Overdose is the most common cause of deaths among heroin users. Our previous research has shown that the ambulances in Dublin see one overdose every day*. Naloxone is a life-saving nasal spray for reversing heroin overdose. It has no addictive properties, no potential for abuse and a low cost. In Ireland, it is currently used by ambulance and emergency care services as an injection into muscle, into the bone or under the skin.
Irish family doctors treat many heroin users users who are in the methadone treatment. This makes family doctors ideal to use naloxone themselves or to show patients how to use it. The new Clinical Practice Guideline of the Pre-hospital Emergency Council of Ireland advises that trained professionals can use intranasal naloxone.
Today, we ran a pilot workshop with doctors in training. It was designed to help trainees identify and manage opioid overdose with naloxone spray. The trainees listened to a short presentation, watched a video clip about how to use naloxone (Figure 1), and tried it themselves. However, they did not get the spray to take home with them.
|Figure 1 Jano simulating overdose in a pilot educational video for general practice trainees|
23 young doctors from one postgraduate training scheme in Ireland participated in an hour long lunchtime workshop. We have asked them to self-assess their own knowledge of and attitudes towards naloxone using the validated Opioid Overdose Knowledge (OOKS) and Attitudes (OOAS) Scales. They did the scales before and after the workshop. Another questionnaire measured the acceptability and satisfaction with workshop. The doctors gave us valuable feedback on the session which will be analysed and published in an academic paper.
The take home message from today is that adequate training is essential for distribution of naloxone through Family Practitioners. In future studies, the knowledge from this pilot may be used to inform a train-the-trainer model. Healthcare professionals and other front-line service providers may be trained to instruct heroin users and their families in overdose prevention and naloxone use. Today’s workshop was timed perfectly, because the deaths due to overdose in the country are peaking.
*Study by: Klimas, J., O’Reilly, M., Egan, M., Tobin, H., Bury, G. (2014) Urban Overdose Hotspots: A 12-Month Prospective Study in Dublin Ambulance Services. American Journal of Emergency Medicine (Online July 30) doi: 10.1016/j.ajem.2014.07.017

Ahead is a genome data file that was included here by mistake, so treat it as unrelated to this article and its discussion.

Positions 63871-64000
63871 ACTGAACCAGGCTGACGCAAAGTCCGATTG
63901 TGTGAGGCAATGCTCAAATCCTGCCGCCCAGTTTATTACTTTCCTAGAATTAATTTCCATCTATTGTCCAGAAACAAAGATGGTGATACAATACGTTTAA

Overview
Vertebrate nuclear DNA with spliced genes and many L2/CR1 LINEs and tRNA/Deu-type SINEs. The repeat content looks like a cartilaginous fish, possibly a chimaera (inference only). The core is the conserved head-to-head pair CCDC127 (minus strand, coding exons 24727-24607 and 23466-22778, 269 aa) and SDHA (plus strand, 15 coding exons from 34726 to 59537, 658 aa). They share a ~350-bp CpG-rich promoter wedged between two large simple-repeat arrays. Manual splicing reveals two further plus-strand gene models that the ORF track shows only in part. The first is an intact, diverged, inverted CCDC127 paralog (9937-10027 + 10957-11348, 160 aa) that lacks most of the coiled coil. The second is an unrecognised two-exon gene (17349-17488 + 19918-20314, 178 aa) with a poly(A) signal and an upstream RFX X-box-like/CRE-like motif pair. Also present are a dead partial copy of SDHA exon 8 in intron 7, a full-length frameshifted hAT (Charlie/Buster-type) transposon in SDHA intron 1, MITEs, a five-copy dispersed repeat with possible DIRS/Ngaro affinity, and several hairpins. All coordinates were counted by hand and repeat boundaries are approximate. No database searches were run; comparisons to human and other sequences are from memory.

|Figure 1 Naloxone|
In USA, 10,171 lives have been saved by Naloxone which have been distributed to 53,032 persons. Naloxone saves lives. And yet, “If it hasn’t been done in Ballydehop, it can’t work.” Ballydehob is a small village on the Irish coast, very far from Dublin. We can’t show that Naloxone works there, but we can do so in the University College Dublin. And so we are, developing and piloting an educational intervention on overdose prevention and naloxone distribution by general practice trainees. Why GP trainees? Reasons are complex – consequences fatal. Plus, we need to start somewhere. Irish actors and accents will help us get a buy in from the local stakeholders who can help make naloxone fully available in Ireland.
|Figure 2 Eric Schneiderman. Image: AP/Press association images
- Assembly (Figure 3)
- Administration – spraying (Figure 4)
Ethical principles, ethics committees and research
This has been a busy week from an ethics perspective. All research should be ethical and adhere to the ethical guidelines. The gatekeepers for the ethical principles are usually ethical committees, institutional review boards or panels. Researchers submit their proposals for approval to the committees and they decide whether the proposed research is in line with the universally accepted principles of ethical research. For example: Research carried out on humans should be in compliance with the Helsinki Declaration (http://www.wma.net/en/30publications/10policies/b3/index.html).
In Ireland, we have 25 committees/ boards who can provide ethical approval and we submitted two applications for ethical approval to two different committees this week:
1. Are psychosocial interventions for problem alcohol use effective among problem drug users in primary care (PINTA): A Controlled before-and-after feasibility study
2. Prospective audit of characteristics of opioid overdoses in an emergency ambulance service
…so many trees going to the ethics.
As usual, we submitted the ethics application on the last day of the deadline.
I wasn’t even sure if the cyclist courier would take it on a bike to the addressee, because the package had surely over 2 kilos. Fingers crossed.
The Irish group
- (a) to pilot provision of Naloxone in Ireland for administration by opiate service users and their families, with the aim of reversing overdose;
- (b) to evaluate provision the pilot with the aim of improving the project, and – if proven effective then – to roll out national Naloxone provision.
The Welsh experience
On 6th July 2012, I attended the meeting of the group where Ivor Glynn, Director of the Swansea Drug Project, gave a presentation entitled: Naloxone- The Welsh Experience, to the Irish Naloxone Advisory Group. You can view this video presentation below (courtesy of drugs.ie) http://drugs.ie/features/feature/naloxone_the_welsh_experience